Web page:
Men with bloody faces combat in the ringwhile a soldier struggles to keep his composure. These are truly “America’sFinest.”
“America’s Finest” is Vincent Valdez’s secondsolo exhibition at the McNay Art Museum, which is an impressive feat sinceValdez is the youngest artist to do so in the museum’s history.
Valdez, a San Antonio native, graduated fromBurbank High School and earned his degree at Rhode Island School of Design.Currently, Valdez is teaching at the Southwest School of Art in San Antonio.
In “America’s Finest,” themes of nationality,strength, courage and manhood are depicted in each of Valdez’s paintings. Theexhibit explores the internal and physical struggles of men fighting for pride.The subject consists of male boxers and their struggles in the ring.
Battered men encompass the canvases with bruised faces andstrong egos. Set across a bright, white background, graphite and charcoal makea strong contrast to the infinite space where the subject is positioned.
One may assume that this was intended byValdez to create the illusion of a man’s frame of mind when fighting. Thestark-white background guides the viewer’s focus to the subject beingrepresented.
Filled with symbolism, each drawing sharesthe culture of the men being depicted. A man that is represenational of theNative American culture is struckwith arrows on his legs, arms and torso, yet he stands with a strong confidencethat radiates throughout the rest of Valdez’s work.
Valdez’s breathtaking compositions reveal ahidden meaning behind the men with the big leather gloves. With their minds seton victory and glory, the jabs at their spirits are left unscathed.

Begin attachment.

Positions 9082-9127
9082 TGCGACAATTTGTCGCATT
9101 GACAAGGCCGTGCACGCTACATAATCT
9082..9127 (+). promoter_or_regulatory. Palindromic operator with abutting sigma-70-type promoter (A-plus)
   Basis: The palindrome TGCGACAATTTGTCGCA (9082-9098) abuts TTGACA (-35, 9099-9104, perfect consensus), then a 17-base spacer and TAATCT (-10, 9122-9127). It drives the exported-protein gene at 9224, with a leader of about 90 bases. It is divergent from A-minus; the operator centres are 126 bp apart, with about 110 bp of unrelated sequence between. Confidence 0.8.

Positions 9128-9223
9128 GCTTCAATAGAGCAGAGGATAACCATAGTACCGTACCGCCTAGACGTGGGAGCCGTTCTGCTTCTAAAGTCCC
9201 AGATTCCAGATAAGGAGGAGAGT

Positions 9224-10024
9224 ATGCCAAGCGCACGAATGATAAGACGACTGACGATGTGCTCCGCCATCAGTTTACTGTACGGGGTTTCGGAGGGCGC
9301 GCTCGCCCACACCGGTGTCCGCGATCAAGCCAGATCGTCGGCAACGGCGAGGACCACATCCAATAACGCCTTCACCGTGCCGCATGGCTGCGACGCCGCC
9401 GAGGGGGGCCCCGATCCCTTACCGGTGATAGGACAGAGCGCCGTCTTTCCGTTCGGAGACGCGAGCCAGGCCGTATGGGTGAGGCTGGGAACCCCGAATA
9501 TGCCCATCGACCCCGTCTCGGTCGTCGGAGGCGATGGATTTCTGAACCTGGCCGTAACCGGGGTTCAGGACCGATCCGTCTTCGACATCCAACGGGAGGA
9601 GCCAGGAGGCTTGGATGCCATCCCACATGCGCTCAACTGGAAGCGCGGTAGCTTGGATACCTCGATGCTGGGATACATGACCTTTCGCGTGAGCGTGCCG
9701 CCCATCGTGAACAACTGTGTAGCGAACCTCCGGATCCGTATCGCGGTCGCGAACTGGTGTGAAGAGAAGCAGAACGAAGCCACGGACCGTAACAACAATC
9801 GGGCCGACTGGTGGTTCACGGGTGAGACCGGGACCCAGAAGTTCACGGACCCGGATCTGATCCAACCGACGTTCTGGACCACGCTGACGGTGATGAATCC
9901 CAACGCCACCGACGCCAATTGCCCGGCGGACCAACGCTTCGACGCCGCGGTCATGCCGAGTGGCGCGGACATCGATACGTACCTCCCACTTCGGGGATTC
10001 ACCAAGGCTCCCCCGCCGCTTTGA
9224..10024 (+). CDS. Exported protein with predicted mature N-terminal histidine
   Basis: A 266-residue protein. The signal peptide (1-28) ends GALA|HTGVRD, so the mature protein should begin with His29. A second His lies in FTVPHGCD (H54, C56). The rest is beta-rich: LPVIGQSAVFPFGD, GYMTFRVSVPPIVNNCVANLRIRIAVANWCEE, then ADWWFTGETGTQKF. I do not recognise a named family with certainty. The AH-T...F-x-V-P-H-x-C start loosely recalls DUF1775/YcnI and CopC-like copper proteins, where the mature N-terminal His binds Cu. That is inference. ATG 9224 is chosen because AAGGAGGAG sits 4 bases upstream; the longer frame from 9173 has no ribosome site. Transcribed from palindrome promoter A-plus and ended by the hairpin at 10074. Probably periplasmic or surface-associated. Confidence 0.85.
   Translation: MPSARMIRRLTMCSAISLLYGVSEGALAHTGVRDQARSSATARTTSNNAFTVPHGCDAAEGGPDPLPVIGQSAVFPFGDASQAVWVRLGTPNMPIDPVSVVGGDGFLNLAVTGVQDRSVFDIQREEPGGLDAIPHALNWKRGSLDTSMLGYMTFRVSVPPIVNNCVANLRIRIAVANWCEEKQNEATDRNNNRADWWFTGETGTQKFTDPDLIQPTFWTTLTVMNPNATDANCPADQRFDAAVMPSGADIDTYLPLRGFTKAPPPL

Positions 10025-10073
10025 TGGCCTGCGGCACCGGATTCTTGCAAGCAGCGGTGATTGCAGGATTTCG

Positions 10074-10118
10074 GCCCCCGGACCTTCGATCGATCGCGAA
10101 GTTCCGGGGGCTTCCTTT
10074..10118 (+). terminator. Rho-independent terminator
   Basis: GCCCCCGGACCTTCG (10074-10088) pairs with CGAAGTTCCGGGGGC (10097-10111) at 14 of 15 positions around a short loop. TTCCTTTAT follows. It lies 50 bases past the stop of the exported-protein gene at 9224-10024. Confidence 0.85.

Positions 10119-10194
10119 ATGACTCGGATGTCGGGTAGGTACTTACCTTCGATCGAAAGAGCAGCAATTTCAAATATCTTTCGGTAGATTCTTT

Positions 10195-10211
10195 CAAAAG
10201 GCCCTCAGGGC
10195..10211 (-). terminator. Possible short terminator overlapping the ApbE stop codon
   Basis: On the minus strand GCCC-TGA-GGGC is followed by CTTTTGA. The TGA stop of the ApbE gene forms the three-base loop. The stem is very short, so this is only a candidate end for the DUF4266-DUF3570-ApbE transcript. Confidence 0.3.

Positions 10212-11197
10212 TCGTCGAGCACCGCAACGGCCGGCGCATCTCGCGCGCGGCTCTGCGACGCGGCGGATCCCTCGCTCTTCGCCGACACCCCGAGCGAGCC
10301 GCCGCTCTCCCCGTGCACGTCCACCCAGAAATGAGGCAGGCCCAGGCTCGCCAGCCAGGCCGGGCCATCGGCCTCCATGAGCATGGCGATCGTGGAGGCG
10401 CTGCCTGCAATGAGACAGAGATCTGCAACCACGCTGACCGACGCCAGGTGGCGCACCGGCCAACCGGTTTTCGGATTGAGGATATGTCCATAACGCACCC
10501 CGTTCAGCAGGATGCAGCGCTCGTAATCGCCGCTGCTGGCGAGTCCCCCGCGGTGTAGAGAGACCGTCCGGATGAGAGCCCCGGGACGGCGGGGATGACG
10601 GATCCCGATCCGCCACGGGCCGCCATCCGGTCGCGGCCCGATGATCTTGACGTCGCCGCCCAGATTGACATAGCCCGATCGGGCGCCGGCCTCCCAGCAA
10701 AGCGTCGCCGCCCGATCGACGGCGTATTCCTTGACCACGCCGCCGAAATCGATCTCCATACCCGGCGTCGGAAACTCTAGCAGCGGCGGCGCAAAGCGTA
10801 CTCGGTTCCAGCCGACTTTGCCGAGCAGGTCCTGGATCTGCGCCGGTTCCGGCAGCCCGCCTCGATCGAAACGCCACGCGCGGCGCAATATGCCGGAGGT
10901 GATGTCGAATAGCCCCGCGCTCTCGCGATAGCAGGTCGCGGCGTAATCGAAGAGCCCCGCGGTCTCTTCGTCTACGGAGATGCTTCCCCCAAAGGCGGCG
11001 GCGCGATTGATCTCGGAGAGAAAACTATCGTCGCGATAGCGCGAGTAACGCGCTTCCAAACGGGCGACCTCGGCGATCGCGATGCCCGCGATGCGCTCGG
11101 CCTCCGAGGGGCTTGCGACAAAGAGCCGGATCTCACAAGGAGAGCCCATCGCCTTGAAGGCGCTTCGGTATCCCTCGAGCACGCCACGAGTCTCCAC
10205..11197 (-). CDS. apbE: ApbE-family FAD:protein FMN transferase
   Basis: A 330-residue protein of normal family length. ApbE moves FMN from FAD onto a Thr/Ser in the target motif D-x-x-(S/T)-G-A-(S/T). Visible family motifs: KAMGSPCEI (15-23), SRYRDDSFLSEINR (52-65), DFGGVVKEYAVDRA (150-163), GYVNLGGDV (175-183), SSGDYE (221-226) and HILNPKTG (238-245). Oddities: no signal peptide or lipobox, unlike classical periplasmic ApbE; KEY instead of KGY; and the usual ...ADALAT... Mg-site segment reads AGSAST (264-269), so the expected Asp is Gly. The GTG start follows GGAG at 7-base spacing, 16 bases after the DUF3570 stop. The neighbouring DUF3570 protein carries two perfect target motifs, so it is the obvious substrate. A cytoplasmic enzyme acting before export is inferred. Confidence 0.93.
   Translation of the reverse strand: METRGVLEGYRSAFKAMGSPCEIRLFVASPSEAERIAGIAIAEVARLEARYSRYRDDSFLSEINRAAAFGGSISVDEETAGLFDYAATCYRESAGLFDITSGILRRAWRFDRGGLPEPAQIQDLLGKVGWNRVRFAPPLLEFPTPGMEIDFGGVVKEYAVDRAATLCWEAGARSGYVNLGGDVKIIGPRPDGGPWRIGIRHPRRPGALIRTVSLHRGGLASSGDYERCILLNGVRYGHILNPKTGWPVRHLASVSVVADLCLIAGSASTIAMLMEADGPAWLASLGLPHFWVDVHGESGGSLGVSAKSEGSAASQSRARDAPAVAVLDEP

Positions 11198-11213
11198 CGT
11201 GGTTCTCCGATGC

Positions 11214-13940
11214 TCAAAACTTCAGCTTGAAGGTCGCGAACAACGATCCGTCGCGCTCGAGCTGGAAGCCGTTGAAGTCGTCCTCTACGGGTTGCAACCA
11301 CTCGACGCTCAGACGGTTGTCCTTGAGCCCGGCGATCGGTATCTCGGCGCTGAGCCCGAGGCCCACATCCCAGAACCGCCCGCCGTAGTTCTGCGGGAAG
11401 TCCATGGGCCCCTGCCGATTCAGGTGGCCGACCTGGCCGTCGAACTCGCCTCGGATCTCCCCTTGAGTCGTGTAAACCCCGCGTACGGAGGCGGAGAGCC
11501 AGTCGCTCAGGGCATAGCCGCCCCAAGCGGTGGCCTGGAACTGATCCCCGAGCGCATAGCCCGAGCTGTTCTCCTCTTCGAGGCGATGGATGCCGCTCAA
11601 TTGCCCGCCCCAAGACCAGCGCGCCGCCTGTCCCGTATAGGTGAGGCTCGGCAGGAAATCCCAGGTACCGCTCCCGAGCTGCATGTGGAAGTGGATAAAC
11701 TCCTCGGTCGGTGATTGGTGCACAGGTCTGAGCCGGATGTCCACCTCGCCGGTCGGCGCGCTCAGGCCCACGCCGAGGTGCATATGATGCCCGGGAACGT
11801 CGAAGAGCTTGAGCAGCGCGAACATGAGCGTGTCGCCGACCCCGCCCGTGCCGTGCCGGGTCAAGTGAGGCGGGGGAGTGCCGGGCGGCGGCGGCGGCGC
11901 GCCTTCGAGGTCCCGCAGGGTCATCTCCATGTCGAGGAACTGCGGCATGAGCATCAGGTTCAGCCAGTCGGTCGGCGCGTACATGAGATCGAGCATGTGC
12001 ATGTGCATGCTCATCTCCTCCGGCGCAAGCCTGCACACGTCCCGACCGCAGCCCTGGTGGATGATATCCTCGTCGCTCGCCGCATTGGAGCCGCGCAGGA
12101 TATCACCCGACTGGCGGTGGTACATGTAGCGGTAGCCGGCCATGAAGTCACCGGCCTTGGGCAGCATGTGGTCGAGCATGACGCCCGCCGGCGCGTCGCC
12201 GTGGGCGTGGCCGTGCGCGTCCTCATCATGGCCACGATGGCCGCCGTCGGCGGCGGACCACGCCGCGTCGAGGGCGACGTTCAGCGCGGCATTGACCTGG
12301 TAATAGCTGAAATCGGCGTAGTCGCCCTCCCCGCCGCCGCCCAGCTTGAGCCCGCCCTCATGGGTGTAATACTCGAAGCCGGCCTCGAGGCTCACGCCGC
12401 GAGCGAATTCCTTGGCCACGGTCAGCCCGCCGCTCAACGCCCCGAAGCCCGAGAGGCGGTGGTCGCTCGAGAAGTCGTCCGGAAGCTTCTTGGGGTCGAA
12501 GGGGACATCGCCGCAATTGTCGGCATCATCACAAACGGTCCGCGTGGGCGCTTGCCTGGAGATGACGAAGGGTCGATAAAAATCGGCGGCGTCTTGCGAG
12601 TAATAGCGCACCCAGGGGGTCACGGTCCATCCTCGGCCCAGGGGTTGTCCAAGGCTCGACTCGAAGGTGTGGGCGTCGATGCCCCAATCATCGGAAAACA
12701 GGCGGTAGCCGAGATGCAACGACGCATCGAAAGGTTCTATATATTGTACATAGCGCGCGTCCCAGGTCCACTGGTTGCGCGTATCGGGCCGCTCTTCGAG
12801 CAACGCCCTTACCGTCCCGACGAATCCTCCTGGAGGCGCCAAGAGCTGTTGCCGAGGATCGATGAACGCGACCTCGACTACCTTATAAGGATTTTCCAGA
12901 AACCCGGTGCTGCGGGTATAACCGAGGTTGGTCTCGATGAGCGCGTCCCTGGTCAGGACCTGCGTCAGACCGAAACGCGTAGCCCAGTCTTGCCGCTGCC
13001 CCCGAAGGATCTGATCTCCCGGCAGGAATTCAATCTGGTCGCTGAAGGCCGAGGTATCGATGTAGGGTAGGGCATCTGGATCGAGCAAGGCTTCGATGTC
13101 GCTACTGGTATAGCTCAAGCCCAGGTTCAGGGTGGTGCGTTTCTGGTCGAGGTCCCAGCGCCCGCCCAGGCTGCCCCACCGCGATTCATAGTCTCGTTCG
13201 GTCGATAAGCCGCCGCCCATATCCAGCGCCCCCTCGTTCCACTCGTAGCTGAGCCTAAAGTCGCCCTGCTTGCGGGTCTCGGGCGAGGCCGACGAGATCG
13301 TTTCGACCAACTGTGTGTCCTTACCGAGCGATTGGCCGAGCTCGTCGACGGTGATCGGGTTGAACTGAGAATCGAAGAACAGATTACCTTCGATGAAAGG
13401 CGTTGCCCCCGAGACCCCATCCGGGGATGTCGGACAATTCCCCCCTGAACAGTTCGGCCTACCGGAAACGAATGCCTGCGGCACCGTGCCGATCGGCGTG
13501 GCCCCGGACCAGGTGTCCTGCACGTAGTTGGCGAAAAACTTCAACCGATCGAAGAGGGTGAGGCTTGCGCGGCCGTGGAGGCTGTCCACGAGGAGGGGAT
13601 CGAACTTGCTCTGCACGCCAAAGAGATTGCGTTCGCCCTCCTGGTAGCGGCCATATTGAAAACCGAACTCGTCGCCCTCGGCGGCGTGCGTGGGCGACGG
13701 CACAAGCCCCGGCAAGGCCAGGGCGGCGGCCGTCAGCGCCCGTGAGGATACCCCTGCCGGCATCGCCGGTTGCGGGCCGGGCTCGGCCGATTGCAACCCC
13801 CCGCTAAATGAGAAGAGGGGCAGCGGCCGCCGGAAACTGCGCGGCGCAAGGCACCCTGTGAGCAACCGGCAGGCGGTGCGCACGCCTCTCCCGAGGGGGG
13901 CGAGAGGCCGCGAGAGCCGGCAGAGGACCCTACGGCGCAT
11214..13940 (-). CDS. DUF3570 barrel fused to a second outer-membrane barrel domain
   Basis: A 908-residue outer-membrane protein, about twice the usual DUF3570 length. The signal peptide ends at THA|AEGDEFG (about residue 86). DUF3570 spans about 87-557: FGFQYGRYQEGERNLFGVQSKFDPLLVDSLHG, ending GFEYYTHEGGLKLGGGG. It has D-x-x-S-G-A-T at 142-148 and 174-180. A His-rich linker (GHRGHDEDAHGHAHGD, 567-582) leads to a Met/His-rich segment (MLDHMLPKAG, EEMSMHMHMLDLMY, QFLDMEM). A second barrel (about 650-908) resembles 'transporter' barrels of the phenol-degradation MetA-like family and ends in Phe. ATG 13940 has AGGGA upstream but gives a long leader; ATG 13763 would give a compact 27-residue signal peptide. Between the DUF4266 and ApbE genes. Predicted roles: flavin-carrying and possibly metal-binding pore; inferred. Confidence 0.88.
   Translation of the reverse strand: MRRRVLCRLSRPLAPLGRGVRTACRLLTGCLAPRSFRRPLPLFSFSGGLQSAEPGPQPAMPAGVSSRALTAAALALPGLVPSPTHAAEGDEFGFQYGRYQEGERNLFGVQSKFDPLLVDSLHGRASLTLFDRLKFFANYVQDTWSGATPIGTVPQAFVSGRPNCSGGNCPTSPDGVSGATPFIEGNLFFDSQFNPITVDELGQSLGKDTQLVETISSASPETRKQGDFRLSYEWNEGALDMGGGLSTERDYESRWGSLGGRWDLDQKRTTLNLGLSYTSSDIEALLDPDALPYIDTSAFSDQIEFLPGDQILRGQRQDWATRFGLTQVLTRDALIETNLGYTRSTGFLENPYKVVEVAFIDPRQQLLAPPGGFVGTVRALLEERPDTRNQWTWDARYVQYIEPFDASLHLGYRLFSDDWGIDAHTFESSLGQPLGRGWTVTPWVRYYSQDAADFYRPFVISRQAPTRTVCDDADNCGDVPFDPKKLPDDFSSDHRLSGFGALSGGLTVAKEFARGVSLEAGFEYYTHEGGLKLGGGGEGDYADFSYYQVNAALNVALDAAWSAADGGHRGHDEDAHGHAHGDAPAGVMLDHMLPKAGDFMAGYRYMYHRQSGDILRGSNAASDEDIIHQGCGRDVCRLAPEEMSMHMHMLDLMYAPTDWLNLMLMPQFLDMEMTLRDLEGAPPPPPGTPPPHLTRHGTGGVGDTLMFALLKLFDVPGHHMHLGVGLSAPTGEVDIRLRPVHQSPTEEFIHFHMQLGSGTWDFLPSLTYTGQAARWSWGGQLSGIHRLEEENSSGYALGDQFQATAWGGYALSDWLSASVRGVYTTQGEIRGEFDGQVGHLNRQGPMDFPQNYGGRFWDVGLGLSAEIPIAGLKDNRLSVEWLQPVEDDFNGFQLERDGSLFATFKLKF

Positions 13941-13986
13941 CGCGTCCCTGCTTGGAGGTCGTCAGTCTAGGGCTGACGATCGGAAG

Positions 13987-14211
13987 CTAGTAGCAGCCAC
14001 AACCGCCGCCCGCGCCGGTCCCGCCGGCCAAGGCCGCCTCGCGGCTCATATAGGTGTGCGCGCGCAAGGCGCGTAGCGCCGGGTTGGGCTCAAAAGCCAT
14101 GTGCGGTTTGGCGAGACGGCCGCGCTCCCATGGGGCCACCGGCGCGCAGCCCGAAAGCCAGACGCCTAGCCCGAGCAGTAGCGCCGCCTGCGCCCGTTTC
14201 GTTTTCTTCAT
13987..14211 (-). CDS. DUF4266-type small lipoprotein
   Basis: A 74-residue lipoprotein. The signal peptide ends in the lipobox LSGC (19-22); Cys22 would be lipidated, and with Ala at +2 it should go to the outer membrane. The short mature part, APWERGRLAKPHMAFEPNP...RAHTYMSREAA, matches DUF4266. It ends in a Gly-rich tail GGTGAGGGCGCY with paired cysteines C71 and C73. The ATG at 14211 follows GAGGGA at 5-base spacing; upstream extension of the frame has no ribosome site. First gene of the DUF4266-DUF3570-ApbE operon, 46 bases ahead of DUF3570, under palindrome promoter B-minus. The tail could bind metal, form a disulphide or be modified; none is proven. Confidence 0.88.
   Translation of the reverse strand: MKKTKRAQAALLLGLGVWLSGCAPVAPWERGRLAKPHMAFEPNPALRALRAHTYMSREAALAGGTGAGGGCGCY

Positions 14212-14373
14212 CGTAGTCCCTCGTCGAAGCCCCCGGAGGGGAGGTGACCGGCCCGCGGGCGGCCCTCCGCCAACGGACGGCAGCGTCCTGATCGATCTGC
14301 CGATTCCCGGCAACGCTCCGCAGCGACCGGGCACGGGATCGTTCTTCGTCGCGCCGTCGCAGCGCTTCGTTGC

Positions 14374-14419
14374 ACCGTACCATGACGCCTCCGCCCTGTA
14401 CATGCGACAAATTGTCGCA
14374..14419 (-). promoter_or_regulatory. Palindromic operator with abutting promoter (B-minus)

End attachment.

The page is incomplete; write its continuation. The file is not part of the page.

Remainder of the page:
The subjects displayed in each of Valdez’spieces are literally fighting for the same thing—survival.
Valdez’s next body of work complements thepieces in “America’s Finest” by its internal themes of manhood, struggle andfreedom.
“Excerpts by John” is an accompanying exhibitto “America’s Finest” that chronicles the funeral prossession of John, alongtime friend of Valdez who served in the armed forces and suffered fromPost-Traumatic Stress Disorder.
Valdez chose work that celebrates the life ofJohn with his honorable duty overseas and his role as a friend. In the exhibitguests are given a glimpse of John’s life and his experiences in war.
John’s fear radiates through the studiospace. In his portrait one sees a man shaken to his core by the traumas of war.The look of shock on his face translates well in the piece. The viewer is givenonly a view of John’s body with his gear in tow while bombs cascade in thebackground. John’s perspective isn’t shown, but one can only guess that thescene is grim.
A video titled “Home” shows John’s funeralprocession and is present in the background of the exhibit. A floating coffinis taken through his own neighborhood, his community and eventually his restingplace.
The heartbreaking visual serves as a reminderthat those who are in war have lives outside of the military and may besomeone’s son, daughter, brother or sister.
The San Antonio Express-News featured “America’s Finest” inits Best of 2012 Art segment. Valdez has successfully managed to combine thefeeling from various men into one brilliant installation.
For more information on “America’s Finest,”you can visit the McNay website at mcnayart.org. The exhibit will conclude itsstay at the McNay on Jan. 27.